If you want a dental implant, then your dentist can work with you to discuss risk factors and healing issues that may arise during the lengthy tooth replacement process. This type of conversation may be quite extensive if you have an autoimmune disorder like rheumatoid arthritis. This illness may increase your risk of complications after the implant operation is completed. If you decide to go ahead with the implant operation, then there are some important things you should do in the months leading up to the procedure. To learn about a few, keep reading.
Invest In An Extensive Cleaning
Individuals who have rheumatoid arthritis have a greater chance of forming periodontal disease. In fact, you are eight times more likely to have swollen and infected gums than a person who does not have arthritis. If you have gum disease and go through a dental implant operation, then you are likely to develop a condition called peri-implantitis. This infection is also likely to develop if you have a disease, like rheumatoid arthritis, that affects the immune system. If you have red and swollen gums, then you will need to make sure that your gums are as healthy as possible before you undergo the implant operation.
To advance the health of your gums, make arrangements with your general dentist for a cleaning. During the cleaning, ask about advanced gum cleaning practices like deep scaling and root planing. Your dental professional may also prescribe a chlorhexidine mouthwash to help control and kill bacteria in the mouth to treat the gum disease.
Once your gum infection condition is controlled, make sure to clean your mouth completely every day. If the arthritis keeps your from gripping toothbrushes and floss normally, then look for dental health tools that are specifically made for people with arthritis. Angled toothbrushes with rounded ends are a good choice and so are water flossers.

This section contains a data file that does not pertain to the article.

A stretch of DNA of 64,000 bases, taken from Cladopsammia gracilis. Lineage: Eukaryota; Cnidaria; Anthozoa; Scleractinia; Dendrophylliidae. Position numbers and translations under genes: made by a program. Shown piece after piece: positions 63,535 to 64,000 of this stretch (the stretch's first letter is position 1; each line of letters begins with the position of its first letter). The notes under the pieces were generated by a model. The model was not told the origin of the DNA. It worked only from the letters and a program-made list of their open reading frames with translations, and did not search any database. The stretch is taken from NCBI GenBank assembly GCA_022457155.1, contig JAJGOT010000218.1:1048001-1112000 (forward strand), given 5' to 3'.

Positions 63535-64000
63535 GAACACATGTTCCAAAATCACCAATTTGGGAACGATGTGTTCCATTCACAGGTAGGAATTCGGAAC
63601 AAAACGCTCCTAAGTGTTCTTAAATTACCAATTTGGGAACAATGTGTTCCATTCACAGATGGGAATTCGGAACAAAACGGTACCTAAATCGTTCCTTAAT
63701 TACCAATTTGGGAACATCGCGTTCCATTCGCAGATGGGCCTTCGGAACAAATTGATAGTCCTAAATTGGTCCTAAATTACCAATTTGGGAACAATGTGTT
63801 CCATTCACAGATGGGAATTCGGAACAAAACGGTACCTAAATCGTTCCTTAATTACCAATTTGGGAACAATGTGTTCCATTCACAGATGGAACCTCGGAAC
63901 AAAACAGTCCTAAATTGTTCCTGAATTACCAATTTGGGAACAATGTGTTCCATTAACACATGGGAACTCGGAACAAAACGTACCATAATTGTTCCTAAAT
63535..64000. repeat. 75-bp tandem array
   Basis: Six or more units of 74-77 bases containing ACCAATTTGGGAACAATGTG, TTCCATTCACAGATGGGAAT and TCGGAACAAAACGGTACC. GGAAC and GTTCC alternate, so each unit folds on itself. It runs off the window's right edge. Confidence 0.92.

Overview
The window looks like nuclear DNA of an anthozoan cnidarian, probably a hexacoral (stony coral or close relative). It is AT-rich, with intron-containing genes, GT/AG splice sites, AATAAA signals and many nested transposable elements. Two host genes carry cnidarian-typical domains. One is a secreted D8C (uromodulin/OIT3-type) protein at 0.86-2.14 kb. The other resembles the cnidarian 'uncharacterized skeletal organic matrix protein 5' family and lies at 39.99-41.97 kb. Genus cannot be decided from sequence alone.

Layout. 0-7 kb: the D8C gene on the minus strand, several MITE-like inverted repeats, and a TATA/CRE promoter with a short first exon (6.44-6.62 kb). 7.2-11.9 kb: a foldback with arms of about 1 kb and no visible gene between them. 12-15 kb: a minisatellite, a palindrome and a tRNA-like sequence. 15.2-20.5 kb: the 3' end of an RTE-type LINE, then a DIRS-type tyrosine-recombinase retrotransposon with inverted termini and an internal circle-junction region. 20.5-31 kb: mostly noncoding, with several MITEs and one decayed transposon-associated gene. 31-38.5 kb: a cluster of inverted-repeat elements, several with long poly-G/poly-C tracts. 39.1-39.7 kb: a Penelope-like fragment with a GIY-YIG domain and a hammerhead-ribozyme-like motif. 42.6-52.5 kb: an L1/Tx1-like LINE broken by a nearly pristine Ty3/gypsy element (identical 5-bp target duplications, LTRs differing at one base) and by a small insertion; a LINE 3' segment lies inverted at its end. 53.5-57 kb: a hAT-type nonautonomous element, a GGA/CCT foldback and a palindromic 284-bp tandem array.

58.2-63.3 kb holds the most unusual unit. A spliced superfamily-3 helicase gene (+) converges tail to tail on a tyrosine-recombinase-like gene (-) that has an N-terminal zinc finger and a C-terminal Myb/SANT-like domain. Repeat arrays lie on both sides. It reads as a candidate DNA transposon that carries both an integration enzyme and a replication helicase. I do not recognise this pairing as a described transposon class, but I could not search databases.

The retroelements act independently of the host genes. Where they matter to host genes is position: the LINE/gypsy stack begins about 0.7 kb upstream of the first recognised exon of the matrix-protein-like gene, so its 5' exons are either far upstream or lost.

If you take certain medications to control your rheumatoid arthritis symptoms, then some of these medications may cause healing complications. This is true if you take corticosteroids like prednisone. Prednisone helps to control the inflammatory response by suppressing the immune system. While this helps to keep the joints from swelling uncontrollably, the immune system is unable to fight off bacteria as well as it should. This can substantially increase your chances of forming an infection around your dental implant. Corticosteroid drugs can also cause bone loss and advanced osteoporosis. This can lead to bone healing issues after your implant procedure.
If your rheumatoid arthritis condition is currently in remission, then you should speak with your physician about stopping the prednisone until after the implant area has had an opportunity to heal. Typically, you will need to be tapered off the medication over the course of several weeks. Work with your doctor to complete this tapering process safely before your scheduled operation.
If you take a medication called Methotrexate, then you may need to stop taking this drug for a period as well. The medication can cause sores to form in the mouth that can increase your risk for oral infections. Also, the drug can have an impact on bone healing. Specifically, the medication stops new bone cells from forming around injured areas. This can lengthen the amount of time that it takes for the jaw to heal after implant surgery. Also, the medication may cause new bone to be less dense than it should be. This can reduce the strength of the implant.
Dental implants are possible if you have an autoimmune condition like rheumatoid arthritis. You will need to plan in advance for your operation though. Work with a dentist like Dale D. Lentz DDS to discuss all of the things that you should do to prepare for a successful implant procedure.